Are Agricultural Contractors insured on my Farm?
Agricultural contractors provide specialised, seasonal or temporary services to farmers. Some examples are fertilising, crop spraying, or harvesting. Many Farmer’s will avail of other professional’s services for these and other odd jobs on the farm or on the farmyard. And yes, they do need their own farmer insurance to carry out these duties.
An agricultural contractor is a professional in their own area and if you employ them to work on your land or farmyard it is your responsibility to check that they have the correct insurance in place before they carry out these services. Always do your due diligence and check they have the correct insurance, otherwise, it could lead to a lengthy and unfortunate legal battle further down the line.
Farming is a hard and time-consuming job and sometimes a farmer will need assistance if they do not have the specialised equipment for the job or if they simply need a few extra hands to complete a seasonal job. IF you are engaging the work of an agricultural contractor then we recommend you check they have the appropriate cover in place. We can work with you on this process by sending us their details and so we can check they have the appropriate cover in place. Sometimes a farmer needs a hand with a task or seasonal job and that is why we recommend including agricultural contracting as part of your policy. It’s better to have it as an option and be covered.
Let’s look at an example if you are moving cattle and ask a neighbour to assist by standing at an entrance to the field and they were to be injured as part of the process you could be liable. However, if you had agricultural contracting added to your insurance policy, this would ensure you were covered in the untimely event that the neighbour was injured. It is your responsibility to have the extension on your insurance policy because you are the party seeking the work to be completed. The onus lies with you the farmer in this instance.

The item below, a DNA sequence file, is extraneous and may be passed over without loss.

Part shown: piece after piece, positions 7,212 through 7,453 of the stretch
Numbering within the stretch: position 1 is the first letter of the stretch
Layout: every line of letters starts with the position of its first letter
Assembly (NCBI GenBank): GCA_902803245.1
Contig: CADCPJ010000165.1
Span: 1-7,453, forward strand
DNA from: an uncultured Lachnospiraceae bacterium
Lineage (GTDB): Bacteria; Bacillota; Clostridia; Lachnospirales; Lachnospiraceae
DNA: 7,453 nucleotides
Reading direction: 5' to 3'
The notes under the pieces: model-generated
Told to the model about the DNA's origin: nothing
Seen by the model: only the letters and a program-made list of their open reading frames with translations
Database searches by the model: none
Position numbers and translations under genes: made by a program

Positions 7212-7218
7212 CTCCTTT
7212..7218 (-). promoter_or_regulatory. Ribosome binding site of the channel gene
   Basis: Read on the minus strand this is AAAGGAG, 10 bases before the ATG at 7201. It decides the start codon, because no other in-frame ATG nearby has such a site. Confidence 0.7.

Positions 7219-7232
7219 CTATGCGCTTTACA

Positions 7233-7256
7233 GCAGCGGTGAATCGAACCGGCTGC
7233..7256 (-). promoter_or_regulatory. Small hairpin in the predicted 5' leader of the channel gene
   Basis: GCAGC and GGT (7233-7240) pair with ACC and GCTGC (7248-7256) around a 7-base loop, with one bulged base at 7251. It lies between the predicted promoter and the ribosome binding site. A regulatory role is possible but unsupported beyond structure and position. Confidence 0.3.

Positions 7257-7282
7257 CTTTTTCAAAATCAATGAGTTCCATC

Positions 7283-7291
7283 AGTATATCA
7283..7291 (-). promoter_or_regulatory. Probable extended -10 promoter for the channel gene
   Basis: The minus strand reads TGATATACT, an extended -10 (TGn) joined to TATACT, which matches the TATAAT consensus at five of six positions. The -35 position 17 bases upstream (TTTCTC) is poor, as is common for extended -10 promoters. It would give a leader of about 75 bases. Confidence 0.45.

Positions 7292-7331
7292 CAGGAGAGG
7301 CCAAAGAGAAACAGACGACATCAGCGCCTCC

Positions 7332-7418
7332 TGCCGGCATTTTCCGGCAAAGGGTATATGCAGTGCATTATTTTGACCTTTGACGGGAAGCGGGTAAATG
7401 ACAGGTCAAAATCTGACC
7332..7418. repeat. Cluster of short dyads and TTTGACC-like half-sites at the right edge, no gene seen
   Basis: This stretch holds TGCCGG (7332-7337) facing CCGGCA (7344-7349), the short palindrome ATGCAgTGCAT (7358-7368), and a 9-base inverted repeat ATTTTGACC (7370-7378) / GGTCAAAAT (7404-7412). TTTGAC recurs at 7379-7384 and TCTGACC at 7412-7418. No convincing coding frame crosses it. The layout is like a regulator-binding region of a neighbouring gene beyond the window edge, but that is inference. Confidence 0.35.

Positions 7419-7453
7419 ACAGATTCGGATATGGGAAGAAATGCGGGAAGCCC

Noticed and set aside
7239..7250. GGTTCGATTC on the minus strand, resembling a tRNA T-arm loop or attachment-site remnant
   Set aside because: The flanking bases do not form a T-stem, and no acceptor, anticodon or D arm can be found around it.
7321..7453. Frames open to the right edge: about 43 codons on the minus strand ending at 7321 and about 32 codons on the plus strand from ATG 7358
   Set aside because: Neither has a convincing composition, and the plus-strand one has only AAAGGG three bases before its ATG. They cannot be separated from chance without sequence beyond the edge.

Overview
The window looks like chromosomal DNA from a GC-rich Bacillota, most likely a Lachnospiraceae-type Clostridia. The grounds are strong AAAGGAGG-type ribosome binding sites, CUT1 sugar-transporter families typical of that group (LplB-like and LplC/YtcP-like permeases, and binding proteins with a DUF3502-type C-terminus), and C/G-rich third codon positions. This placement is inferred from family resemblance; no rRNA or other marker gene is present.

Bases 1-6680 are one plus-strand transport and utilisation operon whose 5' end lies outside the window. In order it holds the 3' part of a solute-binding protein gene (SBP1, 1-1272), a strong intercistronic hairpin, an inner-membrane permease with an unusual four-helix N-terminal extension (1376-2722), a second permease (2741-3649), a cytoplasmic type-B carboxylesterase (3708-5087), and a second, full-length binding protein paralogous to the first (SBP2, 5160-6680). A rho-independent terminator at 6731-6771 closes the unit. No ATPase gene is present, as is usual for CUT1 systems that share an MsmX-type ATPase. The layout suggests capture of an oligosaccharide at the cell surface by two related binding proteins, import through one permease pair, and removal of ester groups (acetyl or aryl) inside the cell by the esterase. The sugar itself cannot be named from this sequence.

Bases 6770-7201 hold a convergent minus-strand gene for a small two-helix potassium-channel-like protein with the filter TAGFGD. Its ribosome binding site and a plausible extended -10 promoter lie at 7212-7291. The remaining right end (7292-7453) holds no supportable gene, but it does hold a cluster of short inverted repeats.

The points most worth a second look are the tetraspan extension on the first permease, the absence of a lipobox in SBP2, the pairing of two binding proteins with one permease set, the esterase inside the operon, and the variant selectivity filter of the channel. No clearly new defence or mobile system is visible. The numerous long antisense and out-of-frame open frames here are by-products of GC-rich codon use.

So agricultural contractors does not cover all labourers. You will need employer’s liability insurance if you engage the services of people who might work on your land or farm on a regular basis. Two such examples might be voluntary help (they must be insured work on your land or farm too) and seasonal employees (such as vegetable pickers). You must insure and protect unpaid workers as well. An example here is a family who might give a helping hand. Good intentions are not insured under your insurance policy and you would want to make sure they are protected in the unfortunate event of a serious accident. It’s about protecting what matters, right! Employers’ liability insurance can cover the cost of compensation for your employee’s injuries which may have occurred while working on your land or farm. There are so many risks working in an open or closed environment. The most common injuries result from slips, trips, falls, a close encounter with livestock, and incidences with machinery. Ordinary members of the public and regular employees should be covered by your own farm insurance policy. But other farmers and professionals that have come to do or assist with a specific task will need their own Agri-contract insurance policy.
We get asked if this applies to a small farmer with one employee and the odd family member giving a hand when needed. The answer is yes. In addition to this, the Health and Safety Authority states that every farmer is required by law to prepare a safety statement and share it with his/her employees. *The 2005 Act allows employers (including farmers) with three or fewer employees to comply with the terms of a Code of Practice as an alternative to preparing a Safety Statement. * https://www.hsa.ie/eng/Your_Industry/Agriculture_Forestry/Agricultural_FAQ’s
At Sheridan Insurances we have been supporting Farmers for more than 40 years. Helping Farmers and agricultural Contractors secure the right insurance for their needs. Why not give our team of Farm Insurance Broker Experts a call or request a call back at a time that is convenient for you.